In Time and Place: Master Plan 2005 for the Protection, Preservation, and the Presentation of Alberta's Past

Description

166 pages
Contains Photos, Index
$0.00
ISBN 0-7785-4337-4
DDC 363.6'9'097123

Year

2005

Contributor

Reviewed by Frits Pannekoek

Frits Pannokoek is president of Athabasca University in Alberta.

Review

Bill Tracy and his team, which included historians, an archaeologist,
and an audiovisual archivist, set out to provide Alberta’s heritage
managers with a tool that would help them determine what they need to
preserve and how they should allocate their increasingly scarce
resources. The resulting volume is divided into 18 themes, beginning
with prehistoric Alberta and moving on to such topics as the fur trade,
resource development, urban development, spiritual life, education, and
intellectual life.

Each theme is divided into subthemes, which are themselves divided. The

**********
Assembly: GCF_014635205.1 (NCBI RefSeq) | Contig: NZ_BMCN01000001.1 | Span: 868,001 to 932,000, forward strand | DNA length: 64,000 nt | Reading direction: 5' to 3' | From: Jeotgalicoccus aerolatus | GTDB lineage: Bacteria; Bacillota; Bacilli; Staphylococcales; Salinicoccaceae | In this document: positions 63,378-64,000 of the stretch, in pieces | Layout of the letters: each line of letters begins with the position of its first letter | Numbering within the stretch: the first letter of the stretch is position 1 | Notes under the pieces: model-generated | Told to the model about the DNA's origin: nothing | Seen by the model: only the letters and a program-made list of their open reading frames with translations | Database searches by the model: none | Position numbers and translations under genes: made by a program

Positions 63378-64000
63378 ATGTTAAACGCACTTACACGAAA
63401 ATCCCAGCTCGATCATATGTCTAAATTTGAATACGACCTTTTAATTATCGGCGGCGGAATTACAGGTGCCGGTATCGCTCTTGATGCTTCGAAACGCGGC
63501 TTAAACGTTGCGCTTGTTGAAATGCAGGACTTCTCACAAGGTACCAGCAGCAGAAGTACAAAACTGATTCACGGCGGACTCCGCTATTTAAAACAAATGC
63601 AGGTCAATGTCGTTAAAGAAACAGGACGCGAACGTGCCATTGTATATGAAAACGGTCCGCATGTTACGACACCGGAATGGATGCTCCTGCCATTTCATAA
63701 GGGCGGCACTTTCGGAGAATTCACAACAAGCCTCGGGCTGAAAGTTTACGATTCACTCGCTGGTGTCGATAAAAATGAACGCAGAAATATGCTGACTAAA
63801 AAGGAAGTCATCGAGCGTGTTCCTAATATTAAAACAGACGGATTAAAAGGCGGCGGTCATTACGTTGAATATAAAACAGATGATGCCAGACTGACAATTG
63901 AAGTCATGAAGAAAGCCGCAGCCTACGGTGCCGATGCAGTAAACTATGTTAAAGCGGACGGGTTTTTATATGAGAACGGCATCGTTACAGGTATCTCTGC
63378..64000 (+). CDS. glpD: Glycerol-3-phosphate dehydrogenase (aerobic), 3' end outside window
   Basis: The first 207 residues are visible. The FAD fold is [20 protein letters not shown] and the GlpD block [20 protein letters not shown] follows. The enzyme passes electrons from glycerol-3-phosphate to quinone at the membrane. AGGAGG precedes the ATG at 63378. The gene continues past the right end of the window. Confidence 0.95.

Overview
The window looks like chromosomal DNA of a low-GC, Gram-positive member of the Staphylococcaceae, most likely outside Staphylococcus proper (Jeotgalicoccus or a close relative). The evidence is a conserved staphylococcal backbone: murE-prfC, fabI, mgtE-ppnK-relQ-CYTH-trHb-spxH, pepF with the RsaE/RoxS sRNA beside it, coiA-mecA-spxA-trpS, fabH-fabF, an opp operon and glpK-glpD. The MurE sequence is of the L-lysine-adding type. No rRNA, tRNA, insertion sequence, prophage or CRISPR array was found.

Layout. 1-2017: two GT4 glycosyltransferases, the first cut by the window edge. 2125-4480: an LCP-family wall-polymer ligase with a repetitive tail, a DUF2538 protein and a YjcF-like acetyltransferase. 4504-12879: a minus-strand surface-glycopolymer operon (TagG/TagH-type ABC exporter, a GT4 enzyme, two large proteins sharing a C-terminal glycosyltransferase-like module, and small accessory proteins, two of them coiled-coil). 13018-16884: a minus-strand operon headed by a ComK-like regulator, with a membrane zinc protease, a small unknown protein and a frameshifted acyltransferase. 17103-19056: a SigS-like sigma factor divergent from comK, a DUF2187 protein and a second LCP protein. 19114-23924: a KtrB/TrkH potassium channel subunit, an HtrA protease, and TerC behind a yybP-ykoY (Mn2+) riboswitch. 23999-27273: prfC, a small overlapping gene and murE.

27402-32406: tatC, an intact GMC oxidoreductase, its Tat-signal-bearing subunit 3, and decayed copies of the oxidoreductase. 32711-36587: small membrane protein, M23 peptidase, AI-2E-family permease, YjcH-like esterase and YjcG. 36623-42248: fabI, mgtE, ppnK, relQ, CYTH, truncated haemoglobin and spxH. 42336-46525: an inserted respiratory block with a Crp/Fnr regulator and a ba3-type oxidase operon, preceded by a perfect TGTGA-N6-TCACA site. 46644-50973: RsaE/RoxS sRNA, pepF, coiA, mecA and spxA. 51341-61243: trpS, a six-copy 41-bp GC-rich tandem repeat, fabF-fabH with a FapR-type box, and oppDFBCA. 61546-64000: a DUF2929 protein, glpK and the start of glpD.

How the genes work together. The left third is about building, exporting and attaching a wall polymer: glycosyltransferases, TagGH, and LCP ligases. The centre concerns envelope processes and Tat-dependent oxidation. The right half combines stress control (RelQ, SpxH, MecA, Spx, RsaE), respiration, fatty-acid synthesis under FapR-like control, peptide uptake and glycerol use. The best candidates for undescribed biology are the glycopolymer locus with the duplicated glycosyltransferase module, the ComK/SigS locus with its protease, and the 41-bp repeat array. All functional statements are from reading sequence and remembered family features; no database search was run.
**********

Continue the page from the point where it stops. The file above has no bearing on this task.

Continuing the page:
fur trade, for example, is divided into trade before 1870 and trade
after 1870. Trade to 1870 is divided into seven subthemes, including the
labour force, which is itself divided into officers, servants, and
family, among other elements.

Each theme includes a short introduction and a bibliography.
Unfortunately, few of the references are recent, and virtually all are
to work created or commissioned by public servants. Caveat aside, In
Time and Place offers Alberta’s communities a comprehensive road map
to preserving their heritage.

Citation

Tracy, William, et al., “In Time and Place: Master Plan 2005 for the Protection, Preservation, and the Presentation of Alberta's Past,” Canadian Book Review Annual Online, accessed July 24, 2024, https://cbra.library.utoronto.ca/items/show/16020.